Francisca del Espiritu Santo

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Mother Francisca del Espiritu Santo (1647-1711) which was then known as Francisca de Fuentes, was a Spanish Dominican who was admitted as tertiary in 1682. She was the founder of the Beaterio de Sta. Catalina de Sena, and was its first prioress.

A statue of Mother Francisca del Espiritu Santo, which is located in Intramuros where she was buried. (Photo courtesy of Wikimedia Commons/Judge Florentino Floro)

As founder of a beaterio

A young widow, Francisca dedicated her time to prayer and social service helping the poor and sick in the city of Manila. She prostrated herself before St. Dominic, where in a vision where she saw St. Francis and St. Dominic. When she became a Dominican tertiary, she chose the name "Francisca del Espiritu Santo."

With her blood-sisters Antonia de Jesus Esguerra and Maria Ana de Fuentes, along with Sebastiana Salcedo, she requested that they be allowed to live together in a life of prayer and in the practice of virtue while continuing their social mission. With hesitation, their request was approved on 11 January 1688 in Rome. However, when Fr. Juan de Santo Domingo, OP took over the position of Fr. Juan de Santa Maria, OP who had favored the request, it was laid aside. Francisca brought the request before him once more and boldly said, "Father Prior, the beaterio will be established, and Your Reverence will see it."

Fr. Santo Domingo established the Beaterio de Sta. Catalina de Sena, which was formally inaugurated in 1696 on the feast of St. Anne. On this occasion, Mother Francisca was appointed its first prioress for life. But in 1703, Manila Archbishop Don Diego Camacho wanted the beaterio to be under his jurisdiction. The beatas were put under interdict, removed their habits, and were brought into exile at the Santa Potenciana College. This unfortunate event was dubbed as the beatas' "Babylonian Exile."

Francisca suffered the most under these trials, but with courage, she and the other sisters continued to live their religious life. In 1109, Archbishop Camacho became sympathetic to the beatas and they returned to take on their Dominican habits once more. With her in her return were 15 Spanish sisters - novices, lay sisters, and a girl who eventually donned the habit. The beaterio became a beaterio colegio that admitted Spanish girls, mestizas and natives, which were taught religion, reading, writing, arithmetic, music, embroidery, flower making, among others.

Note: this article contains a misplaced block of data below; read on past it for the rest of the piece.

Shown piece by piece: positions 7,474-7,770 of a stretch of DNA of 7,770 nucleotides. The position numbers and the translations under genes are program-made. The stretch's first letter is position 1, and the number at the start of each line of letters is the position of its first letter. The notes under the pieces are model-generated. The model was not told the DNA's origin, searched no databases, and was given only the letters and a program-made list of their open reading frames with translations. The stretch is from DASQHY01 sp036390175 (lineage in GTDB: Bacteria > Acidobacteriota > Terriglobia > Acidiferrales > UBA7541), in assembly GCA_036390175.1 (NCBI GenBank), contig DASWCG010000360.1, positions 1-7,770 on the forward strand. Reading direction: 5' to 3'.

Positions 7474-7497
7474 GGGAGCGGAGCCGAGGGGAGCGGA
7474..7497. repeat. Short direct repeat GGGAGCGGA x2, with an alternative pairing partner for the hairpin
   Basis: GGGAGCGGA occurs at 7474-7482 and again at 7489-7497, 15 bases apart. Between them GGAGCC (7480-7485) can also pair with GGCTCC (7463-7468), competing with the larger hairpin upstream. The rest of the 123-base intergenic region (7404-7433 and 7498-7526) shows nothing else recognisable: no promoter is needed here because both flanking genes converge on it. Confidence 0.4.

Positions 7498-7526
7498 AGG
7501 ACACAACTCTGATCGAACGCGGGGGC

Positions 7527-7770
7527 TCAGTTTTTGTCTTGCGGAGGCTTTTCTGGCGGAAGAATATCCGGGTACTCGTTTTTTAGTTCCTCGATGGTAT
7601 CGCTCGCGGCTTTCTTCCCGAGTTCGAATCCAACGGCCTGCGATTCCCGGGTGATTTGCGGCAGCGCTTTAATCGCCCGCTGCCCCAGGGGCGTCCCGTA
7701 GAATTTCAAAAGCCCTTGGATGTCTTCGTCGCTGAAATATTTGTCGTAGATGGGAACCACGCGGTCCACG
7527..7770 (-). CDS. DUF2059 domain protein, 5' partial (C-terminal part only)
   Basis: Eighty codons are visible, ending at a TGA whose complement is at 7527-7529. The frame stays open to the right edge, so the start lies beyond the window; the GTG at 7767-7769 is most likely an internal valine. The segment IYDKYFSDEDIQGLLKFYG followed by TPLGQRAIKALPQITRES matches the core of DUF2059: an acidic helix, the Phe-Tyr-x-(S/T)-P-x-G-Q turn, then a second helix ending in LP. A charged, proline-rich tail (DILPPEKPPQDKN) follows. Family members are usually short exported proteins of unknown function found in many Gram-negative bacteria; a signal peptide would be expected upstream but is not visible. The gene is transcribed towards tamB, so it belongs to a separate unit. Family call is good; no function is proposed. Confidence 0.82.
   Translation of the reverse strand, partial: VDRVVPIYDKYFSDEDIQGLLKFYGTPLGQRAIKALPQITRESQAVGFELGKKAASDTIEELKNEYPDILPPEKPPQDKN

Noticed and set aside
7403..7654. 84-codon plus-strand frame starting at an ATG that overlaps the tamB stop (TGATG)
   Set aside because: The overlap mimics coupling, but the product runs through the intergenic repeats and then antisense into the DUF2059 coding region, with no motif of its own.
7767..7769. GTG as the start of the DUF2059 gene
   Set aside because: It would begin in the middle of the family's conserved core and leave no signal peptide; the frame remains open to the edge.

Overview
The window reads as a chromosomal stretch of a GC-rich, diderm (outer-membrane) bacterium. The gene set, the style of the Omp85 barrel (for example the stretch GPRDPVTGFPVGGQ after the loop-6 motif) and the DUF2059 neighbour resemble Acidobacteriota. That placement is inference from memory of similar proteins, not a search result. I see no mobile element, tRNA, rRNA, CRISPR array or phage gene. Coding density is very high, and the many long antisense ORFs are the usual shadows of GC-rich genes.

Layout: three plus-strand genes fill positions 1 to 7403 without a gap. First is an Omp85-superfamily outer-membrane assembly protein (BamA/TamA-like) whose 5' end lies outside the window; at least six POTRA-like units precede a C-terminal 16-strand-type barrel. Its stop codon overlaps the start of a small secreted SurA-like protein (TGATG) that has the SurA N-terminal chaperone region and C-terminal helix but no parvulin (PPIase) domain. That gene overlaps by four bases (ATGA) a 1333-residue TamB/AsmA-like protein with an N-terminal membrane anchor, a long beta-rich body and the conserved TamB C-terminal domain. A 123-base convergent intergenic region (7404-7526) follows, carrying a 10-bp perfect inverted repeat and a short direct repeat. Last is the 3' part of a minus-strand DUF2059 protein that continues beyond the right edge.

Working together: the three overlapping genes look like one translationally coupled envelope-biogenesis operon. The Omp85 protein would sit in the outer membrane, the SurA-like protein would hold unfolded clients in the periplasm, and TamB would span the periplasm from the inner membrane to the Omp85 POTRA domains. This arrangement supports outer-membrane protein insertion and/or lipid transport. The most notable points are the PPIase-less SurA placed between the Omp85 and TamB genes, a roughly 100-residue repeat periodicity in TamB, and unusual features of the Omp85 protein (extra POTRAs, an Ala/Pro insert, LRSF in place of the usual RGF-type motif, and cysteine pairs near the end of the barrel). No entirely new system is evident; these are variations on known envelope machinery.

In the absence of a chapel for the Blessed Sacrament, she requested the Dominicans of San Juan de Letran College to build a corridor connecting the beaterio to the Chapel of the Blessed Sacrament in the chapel of Letran.

The beaterio eventually became the present-day Congregation of Dominican Sisters of St. Catherine of Siena.

Personal life

Francisca was born in Intramuros, Manila in 1647 to Don Simon de Fuentes, a Spanish and Ana Maria del Castillo y Tamayo, a Spanish mestiza. After a brief marriage, she was widowed without children. She died on 24 August 1711. Her tomb was placed over the steps of the main altar on the Gospel side of the chapel of the Colegio de San Juan de Letran.

References

  • Human Development Sector. Sulong Pilipina! Sulong Pilipinas! A Compilation of Filipino Women Centennial Awardees. National Centennial Commission - Women's Sector. Taft Avenue, Manila:1999
  • Notre Dame of Tacurong for Girls. (accessed on 10 March 2008).
  • Official Website. (accessed on March 12, 2008).

Citation

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